We agree with the lower court's position that these matters created questions of fact. Officer Smith was never asked whether he touched Arthur Johnson. The testimony "he started to search" is at best ambiguous. Whether Arthur Johnson pushed away Officer Smith's hand before he touched Arthur Johnson or whether the search was half completed when his hand was pushed away we don't know.
If we were to accept plaintiff's theory concerning the false arrest, a police officer would not be able to talk to anyone concerning illegal conduct while he was in uniform or if he identified himself as a police officer without carrying out a formal arrest. Taking the evidence most clearly favorable to Officer Smith, it appears that Osbie Allison and Arthur Johnson were using profane language in the presence of ladies. Officer Smith called this to their attention and stated that he wasn't arresting them. He then "padded" Osbie Allison and was pushed away by Arthur Johnson either before or after he touched him.
We think that the grounds for an arrest were present (disorderly conduct or disturbing the peace). False arrest consists in the unlawful restraint against his will of an individual's personal liberty or freedom of locomotion. See Shelton v. Barry, 328 Ill. App. 497, 66 N.E.2d 697. In order to obtain a directed verdict, plaintiff would have had to establish that Officer Smith attempted to "restrain" Arthur Johnson or intended to without cause. In Alvarez v. Reynolds, 35 Ill. App.2d 54, 181 N.E.2d 616, the court found that evidence of whether officers had reasonable grounds for believing that plaintiff had committed crime in a false arrest suit was a question for the jury. For these reasons we feel that the court did not err in submitting these questions to the jury or in denying the motion for judgment notwithstanding the verdict.
Plaintiff's last assignment of error is that his instructions 9, 11 and 14 were erroneously omitted. Modern tendency favors a liberal application of the harmless error doctrine to instructions when it appears the rights of the complaining party have in no way been prejudiced. Bunton v. Illinois Cent. R. Co., 15 Ill. App.2d 311, 146 N.E.2d 205; Kavanaugh v. Washburn, 320 Ill. App. 250, 50 N.E.2d 761; Reivitz v. Chicago Rapid Transit Co., 327 Ill. 207, 158 N.E. 380.
All of the instructions given by the trial court, those for plaintiff and those for defendant, should be considered together if, when so considered, they fairly state the law of the case, they are sufficient and omissions of one party's instructions may be cured by the instructions given by the other. See Meyer v. Williams, 15 Ill. App.2d 513, 146 N.E.2d 712; Bunton v. Illinois Cent. R. Co., 15 Ill. App.2d 311, 146 N.E.2d 205.
There is no doubt that a plaintiff is entitled to be instructed on his theory of the case providing that it correctly states the law on the matter. Sims v. Chicago Transit Authority, 7 Ill. App.2d 21, 129 N.E.2d 23. Nor is there any merit to defendants' position that instructions which have previously been used and approved in criminal cases are not appropriate in civil proceedings.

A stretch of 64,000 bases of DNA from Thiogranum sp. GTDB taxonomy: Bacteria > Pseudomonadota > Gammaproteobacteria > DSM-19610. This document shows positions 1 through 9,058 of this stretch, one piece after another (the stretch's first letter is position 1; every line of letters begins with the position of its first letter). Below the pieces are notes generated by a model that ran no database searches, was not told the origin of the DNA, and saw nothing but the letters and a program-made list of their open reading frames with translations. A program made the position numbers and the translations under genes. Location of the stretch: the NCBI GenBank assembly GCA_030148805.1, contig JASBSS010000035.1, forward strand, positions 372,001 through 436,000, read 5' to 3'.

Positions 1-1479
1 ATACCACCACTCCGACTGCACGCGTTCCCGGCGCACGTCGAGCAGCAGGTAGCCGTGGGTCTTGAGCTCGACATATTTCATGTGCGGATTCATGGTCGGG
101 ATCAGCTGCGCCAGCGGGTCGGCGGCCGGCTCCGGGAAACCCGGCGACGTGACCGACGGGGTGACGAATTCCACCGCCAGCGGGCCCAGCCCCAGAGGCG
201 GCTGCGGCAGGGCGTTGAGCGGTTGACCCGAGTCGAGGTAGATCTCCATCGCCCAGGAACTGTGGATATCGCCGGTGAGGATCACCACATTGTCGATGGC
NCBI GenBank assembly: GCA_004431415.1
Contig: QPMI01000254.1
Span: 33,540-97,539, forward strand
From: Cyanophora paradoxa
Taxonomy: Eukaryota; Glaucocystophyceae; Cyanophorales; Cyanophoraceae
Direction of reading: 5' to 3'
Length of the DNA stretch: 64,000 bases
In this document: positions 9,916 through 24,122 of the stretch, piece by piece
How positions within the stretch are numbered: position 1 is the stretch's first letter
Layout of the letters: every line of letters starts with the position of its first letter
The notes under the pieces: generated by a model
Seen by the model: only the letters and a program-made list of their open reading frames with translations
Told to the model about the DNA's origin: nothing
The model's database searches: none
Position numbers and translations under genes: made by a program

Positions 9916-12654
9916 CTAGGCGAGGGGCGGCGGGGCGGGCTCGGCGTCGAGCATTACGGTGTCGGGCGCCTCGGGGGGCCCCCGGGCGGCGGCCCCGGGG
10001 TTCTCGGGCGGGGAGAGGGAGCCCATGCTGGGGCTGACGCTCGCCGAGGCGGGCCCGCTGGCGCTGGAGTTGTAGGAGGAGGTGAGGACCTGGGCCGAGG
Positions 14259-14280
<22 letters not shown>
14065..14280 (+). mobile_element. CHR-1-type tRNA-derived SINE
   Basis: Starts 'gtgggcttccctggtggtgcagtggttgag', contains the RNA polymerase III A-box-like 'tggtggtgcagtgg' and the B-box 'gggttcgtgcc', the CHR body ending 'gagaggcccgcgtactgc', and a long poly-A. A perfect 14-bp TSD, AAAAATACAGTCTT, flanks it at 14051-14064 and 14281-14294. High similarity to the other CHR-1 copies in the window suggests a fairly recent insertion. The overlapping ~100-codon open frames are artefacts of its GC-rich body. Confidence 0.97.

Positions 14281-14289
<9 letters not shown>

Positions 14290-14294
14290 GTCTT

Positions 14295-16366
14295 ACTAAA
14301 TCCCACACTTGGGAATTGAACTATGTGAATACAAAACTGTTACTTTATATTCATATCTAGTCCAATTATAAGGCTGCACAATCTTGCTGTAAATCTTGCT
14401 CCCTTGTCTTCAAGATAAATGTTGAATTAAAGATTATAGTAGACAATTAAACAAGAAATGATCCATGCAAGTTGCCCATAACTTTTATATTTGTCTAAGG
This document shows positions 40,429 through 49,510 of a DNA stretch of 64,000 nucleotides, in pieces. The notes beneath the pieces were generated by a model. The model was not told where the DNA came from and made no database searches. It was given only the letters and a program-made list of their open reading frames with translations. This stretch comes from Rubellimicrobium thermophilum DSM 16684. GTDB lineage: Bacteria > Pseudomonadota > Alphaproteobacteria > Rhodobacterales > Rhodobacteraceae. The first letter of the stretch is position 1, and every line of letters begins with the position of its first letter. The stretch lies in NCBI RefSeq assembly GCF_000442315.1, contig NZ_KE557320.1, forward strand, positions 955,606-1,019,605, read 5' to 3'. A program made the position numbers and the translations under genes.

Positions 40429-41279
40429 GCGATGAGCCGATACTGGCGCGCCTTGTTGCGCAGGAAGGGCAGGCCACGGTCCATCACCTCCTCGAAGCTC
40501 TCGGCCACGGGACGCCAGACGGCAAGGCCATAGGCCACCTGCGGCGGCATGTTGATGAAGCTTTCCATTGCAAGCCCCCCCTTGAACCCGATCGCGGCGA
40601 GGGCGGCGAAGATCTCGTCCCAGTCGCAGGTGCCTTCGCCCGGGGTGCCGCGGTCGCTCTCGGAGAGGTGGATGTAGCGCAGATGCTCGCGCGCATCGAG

We feel that the jury was adequately instructed on the law of the case when taken as a whole. Plaintiff's instruction number 14 was covered in plaintiff's instructions 7, 10 and 13. Plaintiff's instruction number 11 is no more than an unnecessary amplification of instruction number 10.
It appears that the court's only objection to plaintiff's instruction number 9 was that counsel for the defendants wished to introduce an instruction pertaining to the nature of false arrest. Plaintiff's counsel made no objections to this although he apparently would have been free to rephrase the instruction into terms of resisting an assault. Under the circumstances we do not feel that the denial of this instruction constituted reversible error. Supreme Court Rule 25-1(a) (Ill Rev Stats c 110, § 101.25-1(a)) provides: ". . . Whenever IPI does not contain an instruction on a subject on which the Court determines that the Jury should be instructed, the Instruction given on that subject should be simple, brief, impartial and free from argument." Rule 25-1(b) provides: ". . . Counsel may object at the conference on Instructions to any instruction prepared at the Court's direction, regardless of who prepared it, and the Court shall rule on these objections as well as objections to other instructions. The grounds of the objections shall be particularly specified." A question of error in denying an instruction cannot be preserved by a general objection.
We believe that substantial evidence supports the judgment of the lower court and that there was no reversible error. The judgment is affirmed.
BURKE, PJ and FRIEND, J, concur.
© 2002 VersusLaw Inc.